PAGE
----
LONDON -- For the organizers of the billion-dollar Millennium Dome project, the Body was the big headache.
They agonized over the shape, sex and size of the sculpture that will house an exhibit on the human body and serve as a showpiece for Britain's Millennium Experience exhibition in 2000.
They began with an infant crawling to a parent, then tried a half-man, half-woman. And finally, they decided to let love conquer all, creating a couple in an embrace, the male with his arm around a long-legged female.
Oh, and just so nobody would miss this sculpture, they promised to make it 90 feet tall and 200 feet long.
"It's not meant to be a work of art. It's a work of architecture and it's complex," designer Nigel Coates said yesterday as a computer image of his human body sculpture was unveiled.
With a little more than a year to go, Britain's brash and bold Millennium Experience exhibition is taking shape beneath a Teflon-coated fiberglass roof that is 165 feet high and 1,050 feet across along the prime meridian in Greenwich, which once served as the world's timekeeper.
From its gala kickoff Dec. 31, 1999, through 2000, organizers hope the gigantic extravaganza will be a focus of world attention, with more than 12 million visitors anticipated.
A lot is riding on this project, from the prestige of British Prime Minister Tony Blair, whose government is bankrolling the exhibition, to the psyche of a nation that has a historical knack for mounting colorful exhibitions.
Critics have derided the project as unfocused, expensive, and remote, perched on a jut of former industrial wasteland along the Thames River five miles southeast of central London.
But the success or failure of the venture will ultimately be judged by what's placed beneath the dome. Taking a build-it-and-they-will-come approach, the organizers have spent more than a year trying to figure out just what to cram inside the building that is twice the size of most domed football stadiums.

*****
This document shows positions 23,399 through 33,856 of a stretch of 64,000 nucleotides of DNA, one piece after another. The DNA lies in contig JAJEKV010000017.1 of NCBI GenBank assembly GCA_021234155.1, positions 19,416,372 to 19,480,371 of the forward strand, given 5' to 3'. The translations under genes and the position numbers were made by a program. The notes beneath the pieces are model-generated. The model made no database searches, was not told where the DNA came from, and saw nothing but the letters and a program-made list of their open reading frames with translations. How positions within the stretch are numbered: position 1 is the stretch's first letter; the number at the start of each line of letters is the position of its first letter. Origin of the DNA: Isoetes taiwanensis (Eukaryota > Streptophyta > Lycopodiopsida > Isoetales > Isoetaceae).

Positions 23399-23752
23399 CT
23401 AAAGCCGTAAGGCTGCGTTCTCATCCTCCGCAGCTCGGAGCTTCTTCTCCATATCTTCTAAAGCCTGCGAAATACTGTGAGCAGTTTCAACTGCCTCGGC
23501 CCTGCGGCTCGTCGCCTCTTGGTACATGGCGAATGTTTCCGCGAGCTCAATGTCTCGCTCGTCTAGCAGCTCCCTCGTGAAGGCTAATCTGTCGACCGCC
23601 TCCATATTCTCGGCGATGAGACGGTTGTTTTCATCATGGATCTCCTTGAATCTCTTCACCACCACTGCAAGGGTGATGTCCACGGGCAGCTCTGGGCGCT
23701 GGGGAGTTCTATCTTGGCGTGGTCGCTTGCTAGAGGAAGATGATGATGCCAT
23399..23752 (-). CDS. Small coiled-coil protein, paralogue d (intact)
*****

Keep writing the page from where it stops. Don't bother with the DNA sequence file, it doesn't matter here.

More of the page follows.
"It will not be a trade fair," said Michael Grade, chairman of a creative-review team. "The intention was to create zones with intellectual rigor that tell a story."
The dome will feature 14 zones, each with a different theme ranging from the spiritual to the cultural, work to rest, local to global. In the center of the dome will be a "Millennium Show," which will run six times daily and feature acrobatics and trapeze artists.
But it's the Body Zone that could dominate the project. After viewing the latest incarnation of the Body, Rowan Moore, architectural critic of London's Evening Standard, said the zone has "become less mindless."
"A few months ago, dithering about its gender epitomized the dome's indecisiveness," Moore wrote yesterday. "Was it male, female or neither? No one seemed able to say. Now we have the answer -- both -- combined with the decision to make it more abstract."
Coates, the designer, acknowledged earlier models were flawed.
"It had to signify something," he said. "We finally asked ourselves, what is the most important identity issue? The relationship between men and women. I thought it should be both. We tried not to show every dimple or toenail. People can project their own character on it."
The sculpture also needs to be versatile. More than 3,000 people an hour are expected to zip through the Body, entering at the man's right arm and leaving at the women's left heel, enjoying a multimedia trip of human discovery that includes a beating heart and gurgling stomach.
Organizers even promise to show off a hangover -- from the inside. Not a bad trick for an exhibition timed for the century's grandest New Year celebration.
Pub Date: 11/27/98